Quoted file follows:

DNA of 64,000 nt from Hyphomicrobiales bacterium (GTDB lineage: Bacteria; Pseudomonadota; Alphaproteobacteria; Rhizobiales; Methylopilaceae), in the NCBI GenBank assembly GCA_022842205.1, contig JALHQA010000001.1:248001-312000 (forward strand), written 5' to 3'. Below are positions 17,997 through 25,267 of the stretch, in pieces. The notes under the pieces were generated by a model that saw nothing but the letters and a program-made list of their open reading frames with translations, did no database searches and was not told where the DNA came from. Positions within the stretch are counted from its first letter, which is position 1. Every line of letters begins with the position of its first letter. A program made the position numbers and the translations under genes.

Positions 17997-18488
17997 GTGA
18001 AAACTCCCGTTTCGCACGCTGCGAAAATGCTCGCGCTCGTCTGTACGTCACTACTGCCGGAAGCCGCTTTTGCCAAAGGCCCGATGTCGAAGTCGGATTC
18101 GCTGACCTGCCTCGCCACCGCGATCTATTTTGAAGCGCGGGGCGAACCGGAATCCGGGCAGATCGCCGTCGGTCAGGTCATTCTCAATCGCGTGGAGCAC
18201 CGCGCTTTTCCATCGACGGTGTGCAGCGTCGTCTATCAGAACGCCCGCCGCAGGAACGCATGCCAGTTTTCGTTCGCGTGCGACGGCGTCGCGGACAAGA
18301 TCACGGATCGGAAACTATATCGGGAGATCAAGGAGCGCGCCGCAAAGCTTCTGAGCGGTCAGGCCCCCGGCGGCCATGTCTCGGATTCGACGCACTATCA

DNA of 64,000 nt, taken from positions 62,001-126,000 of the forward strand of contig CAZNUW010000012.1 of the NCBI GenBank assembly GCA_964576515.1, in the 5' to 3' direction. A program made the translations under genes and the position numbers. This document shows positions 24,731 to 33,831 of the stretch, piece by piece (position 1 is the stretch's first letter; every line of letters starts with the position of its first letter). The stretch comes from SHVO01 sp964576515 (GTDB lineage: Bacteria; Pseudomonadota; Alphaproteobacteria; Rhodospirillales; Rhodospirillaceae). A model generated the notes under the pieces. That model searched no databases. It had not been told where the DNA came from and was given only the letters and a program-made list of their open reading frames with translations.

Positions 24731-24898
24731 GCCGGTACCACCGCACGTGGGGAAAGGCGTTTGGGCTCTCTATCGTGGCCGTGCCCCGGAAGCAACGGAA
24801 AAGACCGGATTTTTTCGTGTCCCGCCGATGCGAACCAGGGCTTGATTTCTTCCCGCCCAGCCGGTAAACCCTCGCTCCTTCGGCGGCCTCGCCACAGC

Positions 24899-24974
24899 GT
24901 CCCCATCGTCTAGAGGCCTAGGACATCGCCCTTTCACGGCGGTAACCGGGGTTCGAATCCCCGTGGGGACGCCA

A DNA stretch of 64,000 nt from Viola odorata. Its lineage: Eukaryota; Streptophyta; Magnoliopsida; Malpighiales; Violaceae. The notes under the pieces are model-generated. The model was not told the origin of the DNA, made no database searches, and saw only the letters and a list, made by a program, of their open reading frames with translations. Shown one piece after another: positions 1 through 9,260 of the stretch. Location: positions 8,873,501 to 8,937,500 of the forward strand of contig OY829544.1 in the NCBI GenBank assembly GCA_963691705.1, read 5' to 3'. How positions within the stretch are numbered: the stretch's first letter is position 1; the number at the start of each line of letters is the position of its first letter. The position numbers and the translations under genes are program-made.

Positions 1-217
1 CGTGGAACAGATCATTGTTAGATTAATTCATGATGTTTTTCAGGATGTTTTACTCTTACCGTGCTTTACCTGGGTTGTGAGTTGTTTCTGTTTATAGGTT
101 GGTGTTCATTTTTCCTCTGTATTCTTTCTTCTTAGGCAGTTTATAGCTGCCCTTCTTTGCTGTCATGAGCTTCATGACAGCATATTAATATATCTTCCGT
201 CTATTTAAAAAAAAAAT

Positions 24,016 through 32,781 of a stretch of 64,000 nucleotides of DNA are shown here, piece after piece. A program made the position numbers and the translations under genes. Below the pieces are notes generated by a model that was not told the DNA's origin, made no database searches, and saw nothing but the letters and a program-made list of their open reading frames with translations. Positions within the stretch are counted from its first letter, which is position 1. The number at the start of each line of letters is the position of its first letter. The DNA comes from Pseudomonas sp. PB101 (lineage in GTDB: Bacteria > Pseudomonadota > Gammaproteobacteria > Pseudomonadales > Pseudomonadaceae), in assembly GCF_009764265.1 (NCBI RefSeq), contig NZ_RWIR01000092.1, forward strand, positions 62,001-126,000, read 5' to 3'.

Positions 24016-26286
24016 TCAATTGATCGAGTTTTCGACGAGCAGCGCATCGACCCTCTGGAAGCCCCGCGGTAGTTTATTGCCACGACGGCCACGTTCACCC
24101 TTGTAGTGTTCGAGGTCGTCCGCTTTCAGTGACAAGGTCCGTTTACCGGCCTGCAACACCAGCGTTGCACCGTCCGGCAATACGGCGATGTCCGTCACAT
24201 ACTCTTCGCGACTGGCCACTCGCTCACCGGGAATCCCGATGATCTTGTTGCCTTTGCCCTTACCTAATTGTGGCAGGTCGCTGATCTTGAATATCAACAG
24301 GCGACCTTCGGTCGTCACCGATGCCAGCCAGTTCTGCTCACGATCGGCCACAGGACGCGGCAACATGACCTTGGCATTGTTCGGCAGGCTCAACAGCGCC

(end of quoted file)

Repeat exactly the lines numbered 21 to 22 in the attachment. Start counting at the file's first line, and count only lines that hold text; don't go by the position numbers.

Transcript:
Positions 24016-26286
24016 TCAATTGATCGAGTTTTCGACGAGCAGCGCATCGACCCTCTGGAAGCCCCGCGGTAGTTTATTGCCACGACGGCCACGTTCACCC